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Healthy Aging: What You Should Be Doing Now to Help Your Body Later

Wednesday, September 8, 2021

Many of the changes that come with aging are inevitable, but that doesn’t mean we can’t control their severity or how they impact our lives. Aging is sometimes said to be simply a state of mind, but how we age is also a result of the choices we make earlier in life. Here’s what you can start doing now to support your long-term health.

1. Sit Less

We know sitting for long durations is linked to a number of poor health outcomes, including elevated blood pressure, high blood sugar, and obesity. While many professions call for long periods of time spent at a desk, you can minimize the effects of sitting by taking standing breaks every 30 minutes, trying a standing desk, or getting up to move during phone calls.​

2. Move More

Find an exercise you love and you’ll be more likely to stick with it for the long haul. While there are immediate benefits to exercise, including reduced feelings of anxiety, there are also important long-term advantages.

Moderate exercise for 150 minutes a week can help you maintain a healthy weight, reduce the risk of serious conditions such as type 2 diabetes and cardiovascular disease, keep your bones strong, and reduce the risk of falls. Exercise doesn’t have to be complicated: walking is one of the simplest forms of exercise but still provides excellent cardiovascular benefits.

3. Eat a Nutrient-Rich Diet

Following dietary guidelines may seem overwhelming. It can feel as if there are many rules about what we should and shouldn’t eat. Aim to keep it simple while giving your body the nutrients it needs to perform well over time. Try to incorporate fruits and vegetables, whole grains, healthy fats, and dairy into your daily meals. Limit processed foods, which are often high in added sugars, sodium, and unhealthy fats.

4. Know Your Family Health History

“Most diseases are believed to be caused by a combination of genetic, lifestyle, and environmental factors,” says SouthCoast Health Family Medicine Physician, Dr. William B. Knight. While there’s no guarantee you’ll inherit a condition your parents had, discussing the family history of first- and second-degree relatives with your doctor can help establish where you may have potential risks. Depending on the conditions that appear in your family, you may be tested for certain gene variants or go for early screenings to take a proactive approach to your health.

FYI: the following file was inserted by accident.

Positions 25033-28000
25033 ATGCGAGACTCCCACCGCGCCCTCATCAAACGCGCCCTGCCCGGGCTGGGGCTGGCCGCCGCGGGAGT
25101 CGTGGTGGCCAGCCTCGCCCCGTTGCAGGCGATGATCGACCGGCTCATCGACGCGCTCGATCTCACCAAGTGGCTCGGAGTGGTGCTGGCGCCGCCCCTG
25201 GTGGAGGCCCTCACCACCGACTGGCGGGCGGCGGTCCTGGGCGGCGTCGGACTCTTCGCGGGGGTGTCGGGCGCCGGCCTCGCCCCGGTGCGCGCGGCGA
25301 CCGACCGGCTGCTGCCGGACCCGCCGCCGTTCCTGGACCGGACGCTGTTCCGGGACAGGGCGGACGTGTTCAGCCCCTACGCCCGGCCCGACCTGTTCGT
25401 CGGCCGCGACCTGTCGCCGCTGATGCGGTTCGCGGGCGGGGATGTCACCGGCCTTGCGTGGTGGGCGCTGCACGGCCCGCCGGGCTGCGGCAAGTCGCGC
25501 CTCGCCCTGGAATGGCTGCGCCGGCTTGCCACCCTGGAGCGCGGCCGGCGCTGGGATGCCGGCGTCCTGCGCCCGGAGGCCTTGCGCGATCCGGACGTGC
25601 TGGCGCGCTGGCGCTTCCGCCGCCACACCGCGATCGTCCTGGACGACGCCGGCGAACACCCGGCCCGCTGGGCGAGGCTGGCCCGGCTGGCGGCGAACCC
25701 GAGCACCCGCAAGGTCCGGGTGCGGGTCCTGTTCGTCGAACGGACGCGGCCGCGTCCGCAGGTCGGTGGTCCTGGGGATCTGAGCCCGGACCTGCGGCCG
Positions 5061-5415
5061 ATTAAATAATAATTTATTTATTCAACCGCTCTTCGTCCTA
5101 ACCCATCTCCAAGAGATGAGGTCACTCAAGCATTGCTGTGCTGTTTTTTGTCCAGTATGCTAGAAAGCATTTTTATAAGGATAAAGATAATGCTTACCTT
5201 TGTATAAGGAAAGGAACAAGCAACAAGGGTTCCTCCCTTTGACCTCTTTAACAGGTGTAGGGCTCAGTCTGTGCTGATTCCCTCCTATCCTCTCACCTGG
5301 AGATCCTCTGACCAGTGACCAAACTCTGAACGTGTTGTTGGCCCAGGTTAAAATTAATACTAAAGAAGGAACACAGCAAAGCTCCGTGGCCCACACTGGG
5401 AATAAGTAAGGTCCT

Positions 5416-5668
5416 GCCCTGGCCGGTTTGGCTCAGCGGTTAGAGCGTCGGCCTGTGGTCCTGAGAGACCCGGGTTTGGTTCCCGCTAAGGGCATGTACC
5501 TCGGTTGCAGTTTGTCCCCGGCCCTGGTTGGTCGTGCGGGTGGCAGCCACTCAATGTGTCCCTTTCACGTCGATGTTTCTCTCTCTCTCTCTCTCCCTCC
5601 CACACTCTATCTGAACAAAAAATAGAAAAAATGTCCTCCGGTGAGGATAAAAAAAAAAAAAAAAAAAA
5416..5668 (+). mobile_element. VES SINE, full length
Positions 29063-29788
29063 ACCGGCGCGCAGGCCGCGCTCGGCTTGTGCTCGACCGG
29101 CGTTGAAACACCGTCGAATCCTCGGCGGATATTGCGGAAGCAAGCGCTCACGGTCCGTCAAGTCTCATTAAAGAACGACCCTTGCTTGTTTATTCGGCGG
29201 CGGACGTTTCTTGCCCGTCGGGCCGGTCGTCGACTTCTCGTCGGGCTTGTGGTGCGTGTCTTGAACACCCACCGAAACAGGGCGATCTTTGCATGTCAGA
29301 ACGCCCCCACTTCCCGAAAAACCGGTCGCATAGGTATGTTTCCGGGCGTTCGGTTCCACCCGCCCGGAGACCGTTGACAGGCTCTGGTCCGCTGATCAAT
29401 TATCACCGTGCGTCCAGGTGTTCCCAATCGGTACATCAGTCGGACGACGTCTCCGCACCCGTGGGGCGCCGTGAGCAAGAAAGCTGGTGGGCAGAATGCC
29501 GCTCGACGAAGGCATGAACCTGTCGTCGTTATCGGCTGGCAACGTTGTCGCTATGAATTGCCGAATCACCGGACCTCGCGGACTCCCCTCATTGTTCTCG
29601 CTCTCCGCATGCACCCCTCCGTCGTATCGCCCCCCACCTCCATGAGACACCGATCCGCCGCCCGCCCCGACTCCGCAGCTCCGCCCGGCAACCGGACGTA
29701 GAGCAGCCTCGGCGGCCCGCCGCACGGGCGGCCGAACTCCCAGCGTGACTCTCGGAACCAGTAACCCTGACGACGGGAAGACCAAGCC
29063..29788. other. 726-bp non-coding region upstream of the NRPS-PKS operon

5. Be Mindful of Mental Health

Controlling your stress can help prevent premature aging and reduce your risk of heart disease. Develop healthy stress-reducing practices, such as journaling, meditating, or breathing exercises. It’s also important to stay socially active as you age. In addition to combating stress, catching up with friends and family can support better moods and prevent loneliness. Social isolation has been linked to a number of physical and mental health issues in older adults, including anxiety, depression and cognitive decline.

If you’re seeking a partner to help you maintain total wellness for life, turn to SouthCoast Health. Our providers offer personalized care for your entire family through a highly integrated system that supports all of your wellness needs. Browse through our full list of services. You can make an appointment online or call 912-691-3600.


Whether you are looking for a primary care doctor or a pediatrician, or another medical specialist, SouthCoast Health has you covered with its wide range of world-class healthcare services, available throughout the Coastal Empire and Lowcountry. Founded in 1996, SouthCoast Health has 120 physicians and medical professionals in 17 locations in Savannah, Richmond Hill, Pooler, Rincon, Baxley, Bluffton, and Hinesville. SouthCoast Health offers comprehensive medical services including: Family Medicine, Internal Medicine, Pediatrics, Allergy and Immunity, Cardiology, Endocrinology, Eye Care, Imaging, Infectious Diseases, Nephrology, Neurology, Physical Therapy, Podiatry, Sleep Medicine, Surgery, Clinical Trial Research Studies, Diabetic Self-Management Training Sessions, Dietetic Counseling, High Risk Breast Cancer Clinic, Laboratory Services, Massage Therapy, Optical Shop, Pharmacy, and Urgent Care.

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